Skip to main content

The Stand Comedy Club

Joanna Cherry KC MP has released the following statement in relation to the recent cancellation of the Stand “In Conversation with Joanna Cherry” event previously scheduled for 10th August. 

Joanna Cherry said:

“In January, I accepted an invitation from The Stand to speak at an event in The Fringe this coming August. To my disappointment, and after initially backing the event, the Board of The Stand cancelled the event, citing concerns expressed by staff who were unwilling to work at it. The event has been running for four years and has a wide and diverse range of speakers, including from various political backgrounds.

I immediately required to defend my reputation. I said last week on BBC Radio Scotland:

"I'm being cancelled and no-platformed because I'm a lesbian, who holds gender-critical views that somebody's sex is immutable.

"I've made those views clear over a number of years. I have never said that trans people should not have equal rights.

“Because a small number of people don't like my feminist and lesbian activism, I'm being prevented from talking about these things and others in my home city where I'm an elected politician.

"I think it says something's gone very wrong in Scotland's civic space.

"Small groups of activists are now dictating who can speak and what can be discussed."

In the last few days, I have been greatly heartened by the support I have received. Many well-informed people have made it clear that they consider the decision of The Stand to be both unacceptable and discriminatory. Despite those views, and my stated desire that the Stand ‘see sense’, there has been no reversal of the decision.

Accordingly, I decided to seek legal advice on the issue and on my options.

I have received the opinion of the eminent and leading human rights advocate, Aidan O’Neill KC who considers that The Stand have acted unlawfully. My solicitor David McKie of Levy & McRae agrees with that view and has today written to The Stand on my behalf. Given the very public statements which have been made about me by The Stand and in the press and on social media, some of which have been threatening and/or abusive, I have decided to release both my solicitor’s letter and the opinion of senior counsel.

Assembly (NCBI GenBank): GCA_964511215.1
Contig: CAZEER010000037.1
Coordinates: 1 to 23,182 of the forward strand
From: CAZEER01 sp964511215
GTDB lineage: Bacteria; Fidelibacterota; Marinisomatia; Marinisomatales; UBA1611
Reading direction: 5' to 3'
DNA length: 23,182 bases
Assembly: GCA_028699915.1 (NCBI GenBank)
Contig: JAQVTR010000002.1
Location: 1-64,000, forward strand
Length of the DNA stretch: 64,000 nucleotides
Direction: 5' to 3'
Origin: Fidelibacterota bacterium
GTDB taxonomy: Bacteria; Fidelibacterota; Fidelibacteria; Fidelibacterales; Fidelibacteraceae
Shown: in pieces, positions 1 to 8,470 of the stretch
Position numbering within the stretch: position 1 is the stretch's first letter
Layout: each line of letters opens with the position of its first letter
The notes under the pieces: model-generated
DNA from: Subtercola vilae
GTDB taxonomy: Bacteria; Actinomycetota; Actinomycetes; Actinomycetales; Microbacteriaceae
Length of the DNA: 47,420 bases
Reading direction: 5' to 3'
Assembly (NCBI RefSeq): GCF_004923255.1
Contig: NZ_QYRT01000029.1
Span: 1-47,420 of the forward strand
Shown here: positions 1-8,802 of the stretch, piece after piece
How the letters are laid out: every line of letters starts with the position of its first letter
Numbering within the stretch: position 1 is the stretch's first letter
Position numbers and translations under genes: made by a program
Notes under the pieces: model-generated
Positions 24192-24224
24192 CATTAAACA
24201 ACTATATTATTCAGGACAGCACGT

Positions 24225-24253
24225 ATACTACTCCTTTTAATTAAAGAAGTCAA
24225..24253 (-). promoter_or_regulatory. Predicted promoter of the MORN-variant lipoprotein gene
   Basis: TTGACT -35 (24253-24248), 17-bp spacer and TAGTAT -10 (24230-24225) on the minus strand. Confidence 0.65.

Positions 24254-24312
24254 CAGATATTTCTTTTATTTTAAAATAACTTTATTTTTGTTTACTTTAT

The actions of the Stand and all that has followed thereon are symptomatic of a wider problem in our society. I am very concerned that those who hold perfectly legitimate views on a variety of issues, including women like me are regularly being misrepresented, de-platformed and, in some cases, facing damage to or the loss of our livelihoods. This is often accompanied by online abuse and threats. The debate on gender self-identification is a very important one which must be allowed to take place, but I am a woman of many parts who was engaged to talk about my political life in general and I see the cancelling of my one-hour event as the thin end of the wedge.

I am prepared to take whatever legal action is necessary to vindicate my right not to be misrepresented and not to be discriminated against. This is not about money. My primary goal is to have the actions of the Stand acknowledged as unlawful and to ensure the event proceeds. I have asked The Stand to apologise to me too. If they don’t agree with my reasonable requests, I intend to ask the court to decide on the issue. I hope that my actions in defending myself will give courage to everyone particularly women who wish to express views on legitimate issues of public interest. That, after all, is the very job of a politician and one of the reasons I entered politics in the first place.”